Drivers unaware of Highway Code changes, data reveals
The majority of UK drivers are still unaware of the changes made to the Highway Code which – if approved by Parliament – will come into effect on 29 January.
According to a poll carried out by the AA before Christmas, two thirds of its 13,000 members didn’t know changes were under way.
British charity Cycling UK has called on the government to ensure the public is aware of the changes, expressing its concerns over the lack of communication by Whitehall.
“Cycling UK is concerned the forthcoming improvements to road safety outlined in the latest revision of the Highway Code, which will benefit everyone, are not being communicated through official channels,” said Duncan Dollimore, Cycling UK’s head of campaigns.
“These changes have legal implications. Just as we saw with the introduction of other road safety measures like mandatory seat belts and stricter drink driving laws, the public needs to be accurately informed about the new rules.”
The new regulation – which aims to improve road safety – establishes a hierarchy of road users to ensure that those “who can do the greatest harm have the greatest responsibility to reduce the danger or threat they may pose to others.”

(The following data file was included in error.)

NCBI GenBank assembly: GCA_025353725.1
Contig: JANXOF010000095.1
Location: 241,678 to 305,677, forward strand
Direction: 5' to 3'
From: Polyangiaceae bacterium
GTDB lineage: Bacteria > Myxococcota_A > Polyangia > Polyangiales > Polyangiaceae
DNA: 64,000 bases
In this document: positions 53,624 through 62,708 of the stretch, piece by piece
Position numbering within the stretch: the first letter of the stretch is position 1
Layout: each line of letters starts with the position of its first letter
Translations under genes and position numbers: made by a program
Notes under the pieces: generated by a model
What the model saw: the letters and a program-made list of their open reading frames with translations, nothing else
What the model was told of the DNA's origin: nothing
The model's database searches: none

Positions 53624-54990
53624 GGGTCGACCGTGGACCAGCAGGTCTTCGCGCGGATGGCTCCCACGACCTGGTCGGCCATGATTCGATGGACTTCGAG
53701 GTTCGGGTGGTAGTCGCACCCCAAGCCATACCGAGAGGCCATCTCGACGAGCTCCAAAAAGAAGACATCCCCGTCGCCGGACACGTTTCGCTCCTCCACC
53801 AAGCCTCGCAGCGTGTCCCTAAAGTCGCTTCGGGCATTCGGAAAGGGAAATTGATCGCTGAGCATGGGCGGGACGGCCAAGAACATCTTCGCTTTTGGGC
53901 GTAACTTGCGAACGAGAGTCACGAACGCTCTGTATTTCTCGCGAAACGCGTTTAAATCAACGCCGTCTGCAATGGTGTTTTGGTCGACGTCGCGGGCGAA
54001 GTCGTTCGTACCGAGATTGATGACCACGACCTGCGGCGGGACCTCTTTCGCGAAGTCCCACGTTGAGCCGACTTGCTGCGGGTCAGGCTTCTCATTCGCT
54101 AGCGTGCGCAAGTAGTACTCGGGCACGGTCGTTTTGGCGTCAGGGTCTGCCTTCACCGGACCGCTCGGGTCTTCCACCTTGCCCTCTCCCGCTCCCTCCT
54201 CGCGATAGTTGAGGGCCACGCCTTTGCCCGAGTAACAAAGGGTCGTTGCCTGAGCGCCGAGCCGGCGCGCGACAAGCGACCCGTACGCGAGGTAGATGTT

Under the new code, drivers will need to look out for people cycling and walking while people cycling will need to pay greater attention to horse riders and pedestrians and always be prepared to “slow down and stop when necessary.”
Motorists and motorcyclists should not cut across cyclists when turning into or out of a junction or changing direction, giving them way even when they approach from behind. Drivers will also need to leave cyclists and motorcyclists a minimum distance of 1.5 metres if going at speeds under 30mph. For speeds higher than 30mph, the safety distance will increase to 2 metres.
Drivers need to adopt the ‘Dutch Reach’ technique, which suggests opening the car’s door with the hand “on the opposite side to the door they are opening.” By using this technique motorists will twist their bodies, making it easier to look over their shoulder for other road users.